For a relatively similar project I looked at “HTTP Commander”, then the project was abandoned for other reasons.
That is a pretty interesting solution – why did you abandon it? It looks like the FTP solution as well (which do work).
Will be awesome to see how this goes, I will be following the same path in a couple months..
Thanks Jamie! Hopefully, everyone can learn from my mistakes!
Im sorry but I totally disagree with this. I would not want Microsoft keeping copies of all my docs on the cloud.
Plus with me working in the education sector in the UK, I know for a fact that we wouldn’t be able to have all our docs on the cloud due to child safety and your also forgetting that not everyone might be on a unlimited internet plan.
Also I don’t understand if your using one drive just for home drives why would this be any better than offline files?
May i suggest using direct access (microsofts transparent VPN) we use it at the moment. So mapped drives for shared documents (or links whatever your pref) offline files for users home drive, and direct access for the shared drives when offsite.
Sorry if I seem like I’m stomping all over your idea, I’m just playing devils advocate 😀
With Direct Access wouldn’t you still have to rely on drive mappings, something Joseph mentioned he was trying to avoid.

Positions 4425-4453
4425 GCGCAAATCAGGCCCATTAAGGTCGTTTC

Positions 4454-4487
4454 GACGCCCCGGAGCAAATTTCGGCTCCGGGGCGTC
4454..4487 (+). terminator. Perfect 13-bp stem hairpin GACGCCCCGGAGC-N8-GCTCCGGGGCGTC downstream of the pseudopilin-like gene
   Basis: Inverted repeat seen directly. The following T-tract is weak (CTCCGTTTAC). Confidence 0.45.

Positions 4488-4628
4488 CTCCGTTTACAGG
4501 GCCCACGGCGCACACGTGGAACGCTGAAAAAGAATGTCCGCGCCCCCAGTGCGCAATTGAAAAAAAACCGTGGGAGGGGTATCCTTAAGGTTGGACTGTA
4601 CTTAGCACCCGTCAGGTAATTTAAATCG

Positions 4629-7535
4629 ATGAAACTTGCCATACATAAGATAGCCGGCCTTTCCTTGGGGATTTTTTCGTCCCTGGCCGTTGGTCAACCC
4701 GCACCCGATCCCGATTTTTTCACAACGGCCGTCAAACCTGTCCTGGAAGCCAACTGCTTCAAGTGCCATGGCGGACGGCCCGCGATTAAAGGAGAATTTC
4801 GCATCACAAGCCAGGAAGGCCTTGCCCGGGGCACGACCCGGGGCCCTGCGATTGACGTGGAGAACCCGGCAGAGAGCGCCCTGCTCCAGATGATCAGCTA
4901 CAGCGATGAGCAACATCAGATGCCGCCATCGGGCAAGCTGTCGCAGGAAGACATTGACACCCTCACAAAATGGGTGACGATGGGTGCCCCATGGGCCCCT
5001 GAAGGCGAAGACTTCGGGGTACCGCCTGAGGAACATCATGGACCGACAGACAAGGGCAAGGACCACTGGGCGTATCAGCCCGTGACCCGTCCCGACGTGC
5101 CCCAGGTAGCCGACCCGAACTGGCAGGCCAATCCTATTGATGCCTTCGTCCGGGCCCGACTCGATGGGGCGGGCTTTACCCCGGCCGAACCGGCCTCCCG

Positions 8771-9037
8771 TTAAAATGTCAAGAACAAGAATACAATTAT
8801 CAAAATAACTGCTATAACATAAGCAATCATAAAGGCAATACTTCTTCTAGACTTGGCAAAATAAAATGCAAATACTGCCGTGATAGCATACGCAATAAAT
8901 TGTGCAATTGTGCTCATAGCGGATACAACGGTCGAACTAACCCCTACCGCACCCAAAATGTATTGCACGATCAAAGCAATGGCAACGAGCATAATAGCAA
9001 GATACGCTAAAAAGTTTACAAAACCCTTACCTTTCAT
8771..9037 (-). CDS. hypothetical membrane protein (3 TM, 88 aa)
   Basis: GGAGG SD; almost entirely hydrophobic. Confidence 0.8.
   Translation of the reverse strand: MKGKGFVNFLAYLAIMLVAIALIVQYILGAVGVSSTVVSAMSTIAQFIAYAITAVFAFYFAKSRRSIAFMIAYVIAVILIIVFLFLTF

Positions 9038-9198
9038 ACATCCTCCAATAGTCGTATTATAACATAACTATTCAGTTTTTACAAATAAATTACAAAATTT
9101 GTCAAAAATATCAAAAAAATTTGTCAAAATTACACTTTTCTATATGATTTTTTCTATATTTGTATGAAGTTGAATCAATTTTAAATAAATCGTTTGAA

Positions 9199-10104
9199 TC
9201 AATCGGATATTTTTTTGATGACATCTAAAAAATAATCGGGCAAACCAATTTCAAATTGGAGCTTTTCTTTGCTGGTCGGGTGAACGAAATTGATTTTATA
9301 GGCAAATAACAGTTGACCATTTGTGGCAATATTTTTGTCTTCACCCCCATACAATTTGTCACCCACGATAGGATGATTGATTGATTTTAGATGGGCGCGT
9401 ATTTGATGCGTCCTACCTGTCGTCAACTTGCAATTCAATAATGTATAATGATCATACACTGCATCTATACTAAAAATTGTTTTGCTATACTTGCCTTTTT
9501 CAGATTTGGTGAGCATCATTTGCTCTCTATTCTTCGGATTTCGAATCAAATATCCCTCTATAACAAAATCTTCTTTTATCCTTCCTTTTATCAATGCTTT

No he could use the links folder instead, myself I use it with drive mappings as a lot of the software we use requires drive mappings (thank your lucky stars you don’t have to deal with the rubbish software british primary schools have to deal with!)
That’s why Microsoft gives us a dozen ways of doing this – because none are completely perfect in every situation.
Direct Access is slick but I am looking for a way to allow non-domain machines to easily access documents.
Feedback is definitely what I want!
I really think ODB would be the way to go, especially if you are already a Microsoft shop which you could tie into other services like Intune and RMS.
All great points Jamie! I certainly trust Microsoft over user managed services.
Also I think I would trust Microsoft more so than anyone else in the cloud business right now. If you are ready to go to the cloud don’t automatically disqualify Microsoft without doing some research. They are really bringing more to the table than what I see others offering. Plus you can add on top of the O365 subscription with Azure AD Premium for identity management and RMS for document security features. Nobody I am aware of offers that complete package.
So what are your recommendations or expericences with offline GPO settings? I currently have it disabled here.
I have them enabled as I want our clients to have the same experience when not on site.
If you are Windows 7+, I would enable it (in fact – it is enabled by default on windows 7). You can configure it only to sync certain folders, redirected folder, etc.